October 8, 2019
Medicaid is Crucial to Rural Hospitals
Rural hospital closings can be a matter of life or death.
Residents in these remote locations may have to drive 100 miles or more for emergency medical care. One new study found that hospital closings increase mortality in rural areas by 6 percent. No such impact occurred in urban areas with multiple medical centers.
Both urban and rural hospitals serving poor and low-income patients face myriad financial pressures, led by Medicare and Medicaid’s relatively low reimbursement rates for their disproportionate numbers of older and sicker patients. The 2013 federal budget, which cut Medicare reimbursements for hospitals and physicians by 2 percent, compounded the problems.
But what has become increasingly clear in rural areas is that the option given to states under the Affordable Care Act (ACA) to expand their Medicaid-covered populations of high-need patients has created a dividing line between the most vulnerable hospitals and the survivors, said Brock Slabach, senior vice president of the National Rural Health Association, a hospital trade group.
With closures accelerating across the country over the past decade, 24 of the 31 rural hospitals that closed in 2018 and 2019 were located in the minority of states (14) that have not expanded their Medicaid programs, according to the Sheps Center for Health Services Research at the University of North Carolina, which tracks hospital closures.
In contrast, the ACA has bolstered rural hospitals in expansion states by cutting their uninsured populations roughly in half by bringing in a fresh supply of federal and state revenues to insure more patients under Medicaid. …Learn More
August 27, 2019
The ACA and Retirement: Is there a Link?
When older workers are able to get health insurance from a source outside of their jobs – Medicare, a spouse’s job, or an employer’s retiree health coverage – they become much more likely to decide it is time to retire.
So it’s reasonable to ask whether the Affordable Care Act, which provided millions of people with health insurance for the first time, has also helped to nudge more older workers into early retirement.
The answer, surprisingly, is no, according to a recent study for the University of Michigan Retirement and Disability Research Center. This finding is important, because baby boomers who are poorly prepared financially to retire should be working longer – not retiring sooner – to improve their retirement outlook.
The researchers, who are at the University of Michigan and Vanderbilt University, estimated that the uninsured rate of 50- to 64-year-olds dropped substantially after the ACA went into effect in 2014 – from 16 percent in 2013 to 12 percent in 2016. But when they tracked these older workers for several years, they found no evidence that they started retiring at a faster pace after the ACA established the state insurance exchanges and gave tax subsidies to people who purchased coverage on the exchanges.
The study also looked at whether retirement activity increased in response to a separate provision of the ACA: the expansion of the Medicaid health insurance program for low-income Americans. The expansion, which was voluntary for each state, was achieved by increasing the income ceiling for eligibility. The federal government gave a financial incentive to states that broadened eligibility for Medicaid coverage, and about two-thirds of the states have expanded to date.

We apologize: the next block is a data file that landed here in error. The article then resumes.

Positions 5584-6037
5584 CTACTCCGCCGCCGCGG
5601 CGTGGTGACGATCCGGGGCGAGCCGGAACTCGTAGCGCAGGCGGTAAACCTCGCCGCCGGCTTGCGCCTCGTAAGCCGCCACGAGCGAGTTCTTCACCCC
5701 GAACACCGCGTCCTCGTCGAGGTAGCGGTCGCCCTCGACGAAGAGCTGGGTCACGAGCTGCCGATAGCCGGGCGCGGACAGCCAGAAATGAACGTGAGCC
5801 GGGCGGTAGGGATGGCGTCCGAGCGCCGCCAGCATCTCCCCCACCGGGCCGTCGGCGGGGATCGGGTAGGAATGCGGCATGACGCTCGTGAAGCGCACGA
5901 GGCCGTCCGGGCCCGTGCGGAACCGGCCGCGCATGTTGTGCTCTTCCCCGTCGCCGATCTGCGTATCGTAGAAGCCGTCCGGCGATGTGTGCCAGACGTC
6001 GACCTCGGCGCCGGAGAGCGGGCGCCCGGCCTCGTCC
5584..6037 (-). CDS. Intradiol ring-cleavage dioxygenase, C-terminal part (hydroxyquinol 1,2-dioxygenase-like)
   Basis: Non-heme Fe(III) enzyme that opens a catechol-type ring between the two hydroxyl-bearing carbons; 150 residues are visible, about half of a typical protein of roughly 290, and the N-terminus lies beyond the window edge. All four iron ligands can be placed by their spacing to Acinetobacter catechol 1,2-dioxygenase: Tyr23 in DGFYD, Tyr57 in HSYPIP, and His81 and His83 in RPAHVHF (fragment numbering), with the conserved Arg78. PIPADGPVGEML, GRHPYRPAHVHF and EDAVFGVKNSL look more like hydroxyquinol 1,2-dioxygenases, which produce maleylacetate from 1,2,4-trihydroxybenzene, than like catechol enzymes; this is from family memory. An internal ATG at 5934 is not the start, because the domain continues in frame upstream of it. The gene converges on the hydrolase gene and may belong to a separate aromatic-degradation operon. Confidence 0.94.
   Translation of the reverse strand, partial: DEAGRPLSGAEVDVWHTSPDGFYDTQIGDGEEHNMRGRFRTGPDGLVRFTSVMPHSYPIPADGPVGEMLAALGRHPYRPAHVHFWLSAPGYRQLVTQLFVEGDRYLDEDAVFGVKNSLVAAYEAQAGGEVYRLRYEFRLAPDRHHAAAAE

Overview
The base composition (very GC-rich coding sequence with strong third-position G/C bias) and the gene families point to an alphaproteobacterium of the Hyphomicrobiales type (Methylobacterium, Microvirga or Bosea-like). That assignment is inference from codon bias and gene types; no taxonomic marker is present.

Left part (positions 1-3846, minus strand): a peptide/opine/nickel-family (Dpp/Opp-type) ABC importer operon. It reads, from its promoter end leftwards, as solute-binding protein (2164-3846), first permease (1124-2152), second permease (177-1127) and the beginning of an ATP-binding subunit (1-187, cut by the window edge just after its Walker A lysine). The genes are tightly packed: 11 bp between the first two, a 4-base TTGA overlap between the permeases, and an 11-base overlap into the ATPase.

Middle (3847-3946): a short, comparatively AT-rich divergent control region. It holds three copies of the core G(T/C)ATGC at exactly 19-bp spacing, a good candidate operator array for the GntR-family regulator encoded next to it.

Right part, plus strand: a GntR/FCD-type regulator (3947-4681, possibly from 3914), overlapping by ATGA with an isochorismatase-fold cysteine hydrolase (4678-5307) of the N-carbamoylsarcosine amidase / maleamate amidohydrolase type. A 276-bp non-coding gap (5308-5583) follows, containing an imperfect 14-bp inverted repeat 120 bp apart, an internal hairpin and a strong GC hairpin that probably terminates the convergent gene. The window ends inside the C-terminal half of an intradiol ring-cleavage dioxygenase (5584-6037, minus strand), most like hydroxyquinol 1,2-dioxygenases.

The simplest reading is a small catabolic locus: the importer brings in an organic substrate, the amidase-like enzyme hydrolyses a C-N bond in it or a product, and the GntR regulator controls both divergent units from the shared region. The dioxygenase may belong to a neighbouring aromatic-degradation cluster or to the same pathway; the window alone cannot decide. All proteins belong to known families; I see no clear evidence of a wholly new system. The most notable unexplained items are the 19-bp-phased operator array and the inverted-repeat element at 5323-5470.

In comparing states that expanded their Medicaid programs to states that had not, the researchers again found virtually no change in low-income workers’ retirement trends.
There is widespread agreement that turning 65 and becoming eligible for Medicare motivates people to retire. So why is the ACA different?
One possible explanation is that the “political uncertainty” surrounding the ACA and Medicaid expansion “discourage[s] older workers from counting on them when making career decisions,” the researchers said. …Learn More
August 22, 2019
Health Plan Confusion and Bad Decisions
A popular idea for reducing healthcare costs is to arm consumers with detailed information about the prices of drugs and medical procedures so they can make smarter decisions.
But the academic community is reaching the opposite conclusion: people don’t understand the information they already have and are making bad decisions based on these misconceptions. The latest example is a survey of Wisconsin state workers who sometimes defer care because they are under the mistaken impression that they can’t afford it.
“Workers do not understand how health plans work, the role of deductibles, co-insurance and co-pays … and what goes into out-of-pocket costs,” concludes a report by the University of Wisconsin public affairs school, which surveyed 2,200 government workers.
Before getting into the specific findings, it’s important to note that Wisconsin’s employees are in an enviable position. They choose from just four health insurance options approved and overseen by the state. The broader implications of the report are more distressing, if one considers that millions of Americans buying insurance through the Affordable Care Act exchanges, Medicare Advantage plans, or Medicare Part D drug plans must sort through oodles of plan options with different copayments, deductibles, physician and hospital networks, or drug coverages.
The confusing patchwork of Part D plans hurts retirees’ pocketbooks, according to research in Health Affairs, which found that only one out of 20 retirees selects the cheapest drug plan to meet their medication needs. A different study found that health insurance buyers purchase overly expensive plans when they have to choose from a complex menu of options.
The Wisconsin report said state workers there are also overwhelmed: …